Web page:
Second, the AICHRA commissioners can be problematic due to their personal and dogmatic views of human rights issues and their willingness to discuss and interpret their mandates and those contained in the charter.

Obviously persons appointed by their governments - some of them are bureaucrats - must speak on behalf of their capitals. Only Indonesia and Thailand employed an open recruitment in transparent ways. Their two commissioners are genuine human rights experts, independent and thought provoking, sometimes very much disturbing their own governments. It will take time before the commissioners themselves establish mutual trust and the same wavelength.

Each commissioner should be more creative and reach out to human rights communities in their own countries. He or she has to be bold in receiving information from their own people concerning abuses of rights and should not be afraid to take up new initiatives that will promote and protect human rights locally.

Finally, the AICHR has yet to come up with doable guidelines in allowing non-state stakeholders to participate in the human rights process similar to the UN Economic and Social Council, African Union and other good practices. This is part of the rules of procedure, which remains a sticking point between the AICHR and civil society.

The commissioners argue that they can operate simply based on the terms of reference without any rules of procedure.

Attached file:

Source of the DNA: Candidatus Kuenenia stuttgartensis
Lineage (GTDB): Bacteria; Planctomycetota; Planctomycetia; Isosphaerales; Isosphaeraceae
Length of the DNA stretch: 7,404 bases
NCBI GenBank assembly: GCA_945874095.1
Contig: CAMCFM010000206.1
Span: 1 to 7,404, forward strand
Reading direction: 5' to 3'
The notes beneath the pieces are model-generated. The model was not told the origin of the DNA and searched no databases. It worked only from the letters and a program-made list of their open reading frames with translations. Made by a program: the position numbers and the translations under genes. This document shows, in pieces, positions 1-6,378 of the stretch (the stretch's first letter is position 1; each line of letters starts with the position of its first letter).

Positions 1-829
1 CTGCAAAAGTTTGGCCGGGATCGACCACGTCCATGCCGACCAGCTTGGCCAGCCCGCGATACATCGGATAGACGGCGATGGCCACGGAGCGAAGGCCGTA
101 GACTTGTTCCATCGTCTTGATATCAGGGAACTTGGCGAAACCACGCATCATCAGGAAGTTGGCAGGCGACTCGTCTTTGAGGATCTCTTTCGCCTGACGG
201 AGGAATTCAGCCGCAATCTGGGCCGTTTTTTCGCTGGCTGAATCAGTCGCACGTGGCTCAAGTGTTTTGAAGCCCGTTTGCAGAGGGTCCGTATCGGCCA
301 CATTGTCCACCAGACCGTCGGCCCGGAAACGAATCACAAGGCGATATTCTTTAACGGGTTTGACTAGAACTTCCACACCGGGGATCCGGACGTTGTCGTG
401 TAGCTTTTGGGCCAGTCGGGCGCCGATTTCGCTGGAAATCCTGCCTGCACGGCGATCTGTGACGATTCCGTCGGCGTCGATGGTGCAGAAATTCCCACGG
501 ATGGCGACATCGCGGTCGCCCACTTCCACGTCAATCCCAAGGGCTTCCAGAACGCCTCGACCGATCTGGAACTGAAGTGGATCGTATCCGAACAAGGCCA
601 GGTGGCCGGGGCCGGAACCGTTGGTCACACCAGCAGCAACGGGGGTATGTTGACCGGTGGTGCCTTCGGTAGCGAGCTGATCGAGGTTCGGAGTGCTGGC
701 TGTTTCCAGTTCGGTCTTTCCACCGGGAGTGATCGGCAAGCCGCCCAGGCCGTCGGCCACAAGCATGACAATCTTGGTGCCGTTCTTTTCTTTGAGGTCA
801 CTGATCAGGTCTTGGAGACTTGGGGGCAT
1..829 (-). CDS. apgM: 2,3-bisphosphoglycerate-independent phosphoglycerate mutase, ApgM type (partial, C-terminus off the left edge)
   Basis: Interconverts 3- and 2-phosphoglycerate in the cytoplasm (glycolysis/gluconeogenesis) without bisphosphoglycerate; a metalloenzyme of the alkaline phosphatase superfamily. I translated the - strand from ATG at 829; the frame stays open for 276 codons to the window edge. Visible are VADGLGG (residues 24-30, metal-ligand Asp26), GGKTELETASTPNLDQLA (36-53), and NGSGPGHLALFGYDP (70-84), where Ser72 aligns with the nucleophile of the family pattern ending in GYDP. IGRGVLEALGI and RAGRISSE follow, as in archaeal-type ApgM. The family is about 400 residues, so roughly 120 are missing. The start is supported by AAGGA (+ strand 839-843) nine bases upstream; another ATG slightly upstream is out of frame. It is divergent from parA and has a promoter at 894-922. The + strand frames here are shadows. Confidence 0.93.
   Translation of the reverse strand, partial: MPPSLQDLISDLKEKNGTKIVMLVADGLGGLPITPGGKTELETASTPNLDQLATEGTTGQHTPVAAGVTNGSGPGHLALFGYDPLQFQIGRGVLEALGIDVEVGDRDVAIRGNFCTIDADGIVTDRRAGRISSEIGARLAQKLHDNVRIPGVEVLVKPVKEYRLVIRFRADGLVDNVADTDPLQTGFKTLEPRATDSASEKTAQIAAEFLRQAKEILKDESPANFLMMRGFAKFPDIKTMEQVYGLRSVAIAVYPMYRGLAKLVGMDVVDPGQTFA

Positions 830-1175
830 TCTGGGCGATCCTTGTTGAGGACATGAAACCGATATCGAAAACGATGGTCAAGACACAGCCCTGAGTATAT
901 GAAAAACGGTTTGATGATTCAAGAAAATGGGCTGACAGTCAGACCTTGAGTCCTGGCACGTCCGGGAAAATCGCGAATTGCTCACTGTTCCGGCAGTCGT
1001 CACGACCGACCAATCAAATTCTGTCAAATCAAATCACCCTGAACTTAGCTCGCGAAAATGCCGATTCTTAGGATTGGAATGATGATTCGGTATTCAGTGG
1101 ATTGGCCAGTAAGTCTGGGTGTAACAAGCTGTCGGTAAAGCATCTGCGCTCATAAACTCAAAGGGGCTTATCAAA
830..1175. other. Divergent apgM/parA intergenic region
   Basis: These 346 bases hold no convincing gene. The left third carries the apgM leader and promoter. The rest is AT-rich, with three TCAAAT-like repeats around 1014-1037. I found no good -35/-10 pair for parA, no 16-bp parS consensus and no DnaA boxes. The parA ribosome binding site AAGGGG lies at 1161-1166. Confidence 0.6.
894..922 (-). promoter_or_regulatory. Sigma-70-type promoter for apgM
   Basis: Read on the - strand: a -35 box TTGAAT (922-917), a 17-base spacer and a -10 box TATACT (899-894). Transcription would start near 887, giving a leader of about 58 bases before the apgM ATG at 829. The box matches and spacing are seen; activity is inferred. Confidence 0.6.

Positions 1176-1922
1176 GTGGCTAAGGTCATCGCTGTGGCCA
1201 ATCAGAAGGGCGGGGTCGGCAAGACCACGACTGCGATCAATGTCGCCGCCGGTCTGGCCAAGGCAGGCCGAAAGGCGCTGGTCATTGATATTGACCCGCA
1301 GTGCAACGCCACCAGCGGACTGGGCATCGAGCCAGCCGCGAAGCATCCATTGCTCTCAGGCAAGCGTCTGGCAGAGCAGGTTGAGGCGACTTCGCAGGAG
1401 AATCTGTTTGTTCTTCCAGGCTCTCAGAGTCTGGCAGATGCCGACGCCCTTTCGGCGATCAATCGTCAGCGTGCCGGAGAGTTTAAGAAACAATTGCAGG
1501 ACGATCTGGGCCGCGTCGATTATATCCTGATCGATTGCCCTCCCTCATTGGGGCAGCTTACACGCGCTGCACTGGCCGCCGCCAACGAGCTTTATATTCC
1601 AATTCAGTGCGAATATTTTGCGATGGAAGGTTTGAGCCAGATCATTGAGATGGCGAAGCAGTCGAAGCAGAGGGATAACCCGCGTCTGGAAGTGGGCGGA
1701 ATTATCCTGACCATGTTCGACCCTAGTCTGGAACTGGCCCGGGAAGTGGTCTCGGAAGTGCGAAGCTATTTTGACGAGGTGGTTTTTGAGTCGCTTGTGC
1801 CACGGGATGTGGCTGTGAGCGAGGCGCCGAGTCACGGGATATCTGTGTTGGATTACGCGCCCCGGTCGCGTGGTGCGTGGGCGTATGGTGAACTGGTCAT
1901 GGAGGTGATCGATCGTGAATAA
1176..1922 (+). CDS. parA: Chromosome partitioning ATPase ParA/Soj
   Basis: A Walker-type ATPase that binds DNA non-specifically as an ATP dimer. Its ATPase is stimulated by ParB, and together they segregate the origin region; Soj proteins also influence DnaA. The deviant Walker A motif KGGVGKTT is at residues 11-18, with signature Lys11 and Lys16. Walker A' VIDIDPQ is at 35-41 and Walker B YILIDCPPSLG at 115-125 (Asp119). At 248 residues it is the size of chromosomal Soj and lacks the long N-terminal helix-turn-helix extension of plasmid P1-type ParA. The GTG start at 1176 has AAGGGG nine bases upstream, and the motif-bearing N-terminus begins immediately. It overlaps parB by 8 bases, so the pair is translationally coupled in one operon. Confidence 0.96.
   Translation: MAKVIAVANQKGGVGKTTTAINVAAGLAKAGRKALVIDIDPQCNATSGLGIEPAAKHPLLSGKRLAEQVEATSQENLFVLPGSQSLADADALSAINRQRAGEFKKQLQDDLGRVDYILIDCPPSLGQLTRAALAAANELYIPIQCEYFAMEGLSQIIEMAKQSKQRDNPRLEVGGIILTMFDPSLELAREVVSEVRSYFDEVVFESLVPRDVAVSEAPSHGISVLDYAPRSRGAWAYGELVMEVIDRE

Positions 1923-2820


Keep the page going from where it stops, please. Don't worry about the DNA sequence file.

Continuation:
That is correct provided commissioners have liberal minds and opt for inclusiveness in granting consultative status to CSO. But they do not. At the moment, the Working Group on an Asean Human Rights Mechanism, established in 2000, has been the only group consulted by the AICHR.

Truth be told, the working group's members have never applied to become the so-called entities associated with Asean. The Asean Secretariat recognises de facto the group on its own and the AICHR feels comfortable with the consultation. The 76 organisations recognised by the Asean Secretariat, including the Asean Kite Council and Asean Vegetable Oils Club, are professional organisations not truly CSO in the strict sense.

The AICHR fears that Asean-based non-state groups, which are many and diverse with missile-focused causes, have ulterior motives due to different sources of external financial support. Consequently, they are reluctant to sit down with them.

As a positive step, the commission should at least hold the much needed consultations with the four national human rights institutions in Malaysia, the Philippines, Thailand and Indonesia. The funding comes from state budgets.

Without these necessary steps, it is impossible for the AICHR to prepare drafting the Asean Declaration on Human Rights, which is expected to be completed by the end of next year under the Indonesian chair. Regular engagements between the AICHR and CSO are prerequisite in performing such a task.

Asia News Network

MySinchew 2010-11-15